Xerostomia is the most common oral symptom reported in menopausal women affecting saliva production in parotid, submandibular, sublingual, and minor salivary glands.6,12 Dental caries, mucositis, infections, pain, altered taste, oral malodor, and dysphagia are higher in menopausal women experiencing oral dryness.6,13,14 Menopausal women experiencing xerostomia may also have difficulty removing dentures and experience allergies to metal or acrylic bases found in dentures or oral prosthesis.14 Patients may report dry mouth even though clinical examination fails to show any abnormality or cause.13 While this type of subjective xerostomia may be transient, objective xerostomia manifests as chronic dryness lasting more than 3 months.12,15 It is important to ascertain if the menopausal patient is also experiencing vaginal dryness, as the histology and response to sex hormones is similar to the oral mucosa.4,14 Table 2 provides guidelines for the treatment of xerostomia in menopausal patients.
PERIODONTITIS AND OSTEOPOROSIS
Tooth loss is three times more likely in women with osteoporosis.14 This is a concern because periodontitis and osteoporosis may not present symptoms until late in the disease process.4,6 The anti-inflammatory effect of estrogen on the periodontium and the role of progesterone in bone metabolism are compromised as hormones decline through the stages of menopause.8 Loss of bone mineral density due to increased osteoclast activity, decreased osteoblast activity, and production of inflammatory cytokines increase risk for osteoporosis.5,6 Additionally, inflammatory cytokines stimulated by biofilm increase gingival bleeding and stimulate osteoclasts.8 Nonsurgical periodontal therapy (NSPT) in post-menopausal women has been shown to be less effective when compared with premenopausal women.8
Decreased levels of estrogen may be associated with temporomandibular disorder (TMD).22 The combined effect of low estrogen and compression within the TM joint may lead to increased inflammation or osteoarthritis.22 The use of dental radiographs to screen for osteoporosis and periodontal diseases is supported.4 Although panoramic radiographs are not prescribed solely for the detection of osteoporosis, radiographic changes in the thickness of mandibular cortical bone may identify patients with systemic osteoporosis.4,7,23 In particular, mandibular inferior cortical bone width of less than 3 mm, in the location inferior to the mental foramen, may be indicative of osteoporosis (Figure 2).23 Assessment information garnered from extraoral exam and radiographs may be used to collaborate with the patient’s physician concerning her overall bone health. Osteoporosis screening is encouraged for menopausal women, especially if they are petite, thin, Caucasian, Asian, or have a family history.22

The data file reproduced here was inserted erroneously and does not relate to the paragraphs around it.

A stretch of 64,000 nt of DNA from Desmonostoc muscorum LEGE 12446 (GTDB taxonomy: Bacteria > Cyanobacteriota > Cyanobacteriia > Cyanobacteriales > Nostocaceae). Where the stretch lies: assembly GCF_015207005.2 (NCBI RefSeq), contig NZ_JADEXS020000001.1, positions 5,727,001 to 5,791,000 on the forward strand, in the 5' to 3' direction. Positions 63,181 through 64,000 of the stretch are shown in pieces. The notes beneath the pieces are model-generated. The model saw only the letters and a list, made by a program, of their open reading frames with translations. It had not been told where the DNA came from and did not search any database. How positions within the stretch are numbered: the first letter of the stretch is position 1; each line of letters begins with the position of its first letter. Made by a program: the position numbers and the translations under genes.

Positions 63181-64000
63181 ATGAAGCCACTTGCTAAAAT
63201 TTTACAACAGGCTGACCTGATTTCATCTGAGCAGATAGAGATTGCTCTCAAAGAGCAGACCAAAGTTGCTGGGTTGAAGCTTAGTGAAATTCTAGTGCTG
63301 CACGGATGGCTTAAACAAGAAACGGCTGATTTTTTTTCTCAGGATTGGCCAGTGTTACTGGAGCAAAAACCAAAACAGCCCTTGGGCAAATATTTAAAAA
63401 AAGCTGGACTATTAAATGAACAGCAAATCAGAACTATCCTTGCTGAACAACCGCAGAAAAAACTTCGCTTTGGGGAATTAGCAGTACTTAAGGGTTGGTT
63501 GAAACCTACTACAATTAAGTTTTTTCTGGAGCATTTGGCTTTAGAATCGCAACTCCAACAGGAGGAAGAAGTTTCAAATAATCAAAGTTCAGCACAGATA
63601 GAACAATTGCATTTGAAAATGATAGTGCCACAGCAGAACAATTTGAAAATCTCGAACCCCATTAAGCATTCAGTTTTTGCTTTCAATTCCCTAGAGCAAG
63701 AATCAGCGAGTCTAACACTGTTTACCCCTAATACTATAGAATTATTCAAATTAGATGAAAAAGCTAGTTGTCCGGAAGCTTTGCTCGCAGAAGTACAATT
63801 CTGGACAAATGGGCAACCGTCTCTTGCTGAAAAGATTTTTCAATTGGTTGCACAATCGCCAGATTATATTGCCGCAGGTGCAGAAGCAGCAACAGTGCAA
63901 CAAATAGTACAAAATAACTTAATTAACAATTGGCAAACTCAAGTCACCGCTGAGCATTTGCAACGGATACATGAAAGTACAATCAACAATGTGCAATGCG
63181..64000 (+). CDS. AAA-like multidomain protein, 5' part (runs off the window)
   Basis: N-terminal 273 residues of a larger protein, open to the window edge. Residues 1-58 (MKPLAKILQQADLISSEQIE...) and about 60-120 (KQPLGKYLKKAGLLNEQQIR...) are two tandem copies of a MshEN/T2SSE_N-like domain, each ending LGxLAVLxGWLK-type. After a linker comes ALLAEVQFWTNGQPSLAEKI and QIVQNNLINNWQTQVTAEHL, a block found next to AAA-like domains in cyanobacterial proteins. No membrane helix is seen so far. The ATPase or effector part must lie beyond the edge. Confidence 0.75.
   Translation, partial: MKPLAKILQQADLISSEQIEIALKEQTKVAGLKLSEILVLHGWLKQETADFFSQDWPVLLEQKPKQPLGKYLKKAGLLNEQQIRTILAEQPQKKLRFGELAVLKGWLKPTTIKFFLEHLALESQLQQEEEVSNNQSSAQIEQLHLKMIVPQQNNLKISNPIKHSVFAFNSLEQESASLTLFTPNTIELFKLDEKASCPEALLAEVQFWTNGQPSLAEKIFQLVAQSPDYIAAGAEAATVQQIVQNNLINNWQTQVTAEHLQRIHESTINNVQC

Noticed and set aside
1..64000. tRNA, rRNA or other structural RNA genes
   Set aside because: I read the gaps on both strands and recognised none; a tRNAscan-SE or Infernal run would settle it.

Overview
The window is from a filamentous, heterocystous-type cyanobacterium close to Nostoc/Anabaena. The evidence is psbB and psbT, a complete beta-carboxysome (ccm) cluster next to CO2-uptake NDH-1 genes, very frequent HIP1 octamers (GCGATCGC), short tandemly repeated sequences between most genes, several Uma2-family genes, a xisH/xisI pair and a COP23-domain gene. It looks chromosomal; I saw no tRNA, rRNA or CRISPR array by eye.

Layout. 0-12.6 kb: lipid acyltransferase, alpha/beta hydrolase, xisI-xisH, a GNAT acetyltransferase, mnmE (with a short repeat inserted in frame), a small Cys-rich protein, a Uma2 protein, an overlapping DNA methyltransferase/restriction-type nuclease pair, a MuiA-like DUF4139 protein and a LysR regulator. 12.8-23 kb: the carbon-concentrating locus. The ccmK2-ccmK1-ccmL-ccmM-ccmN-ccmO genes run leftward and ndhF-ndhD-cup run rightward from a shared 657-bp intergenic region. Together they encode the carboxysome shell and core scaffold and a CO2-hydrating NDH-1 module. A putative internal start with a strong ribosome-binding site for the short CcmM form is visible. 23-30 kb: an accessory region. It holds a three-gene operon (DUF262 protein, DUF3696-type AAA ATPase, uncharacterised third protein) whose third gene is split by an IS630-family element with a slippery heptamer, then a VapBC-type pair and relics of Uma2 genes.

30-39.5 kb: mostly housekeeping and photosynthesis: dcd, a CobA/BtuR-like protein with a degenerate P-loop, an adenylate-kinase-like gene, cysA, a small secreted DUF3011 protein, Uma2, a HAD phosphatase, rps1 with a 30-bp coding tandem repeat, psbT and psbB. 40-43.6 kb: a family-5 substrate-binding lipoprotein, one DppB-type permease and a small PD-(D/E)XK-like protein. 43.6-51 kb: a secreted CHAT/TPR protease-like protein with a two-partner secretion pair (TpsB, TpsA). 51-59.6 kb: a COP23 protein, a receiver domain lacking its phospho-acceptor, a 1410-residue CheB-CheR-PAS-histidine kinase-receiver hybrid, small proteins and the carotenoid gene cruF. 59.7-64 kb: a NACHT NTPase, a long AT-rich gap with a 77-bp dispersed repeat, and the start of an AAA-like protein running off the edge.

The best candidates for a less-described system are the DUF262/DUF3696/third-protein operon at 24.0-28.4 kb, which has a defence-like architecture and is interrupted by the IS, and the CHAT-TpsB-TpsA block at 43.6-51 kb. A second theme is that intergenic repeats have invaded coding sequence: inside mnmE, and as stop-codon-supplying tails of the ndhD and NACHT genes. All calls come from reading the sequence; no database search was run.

Treatment for oral osteoporosis may include antiresorptive medications.5,24 Dental hygienists must also be aware that patients with a history of denosumab and bisphosphonate medications are at a greater risk for exposed, poor healing bone known as medication-related osteonecrosis of the jaw (MRONJ).24,25 A thorough medical and dental history is justified to identify patients at risk for osteonecrosis. Medications such as steroids, blood thinners, thyroid medications, and some anticonvulsants increase the rate of bone loss if not used as directed.26 Clinical recommendations should be based on the duration and type of antiresorptive therapy administered.26 Potential risk factors for MRONJ include high doses of antiresorptive medications taken for more than 2 years for cancer, corticosteroid use, diabetes, periodontitis, tobacco use, and wearing dentures.24,25 Discontinuing antiresorptive therapy does not eliminate the risk for MRONJ.25 Presently, there is no effective treatment for MRONJ, so prevention—including biofilm control; limiting alcohol consumption; and cessation of smoking, vaping, and cannabis—is important.24,25,30 Current treatment recommendations include antiseptic rinsing, systemic antibiotics, removal of necrotic bone, controlling pain, and preventing infection.25 Although minimal dento-alveolar manipulation is preferred, NSPT is not contraindicated.24,30 Research suggests bisphosphonate therapy actually improves NSPT outcomes and may act as an adjunct treatment for periodontal diseases and preservation of alveolar bone mass.4,31 The American Dental Association suggests the benefits of treating active dental and periodontal disease outweigh the risk of developing MRONJ.24 Patients with a history of antiresorptive therapy must give consent for treatment after being informed of the risks and benefits of dental care.25 Table 3 provides guidelines for treating periodontitis and osteoporosis in menopausal patients.
ORAL MUCOSAL DISORDERS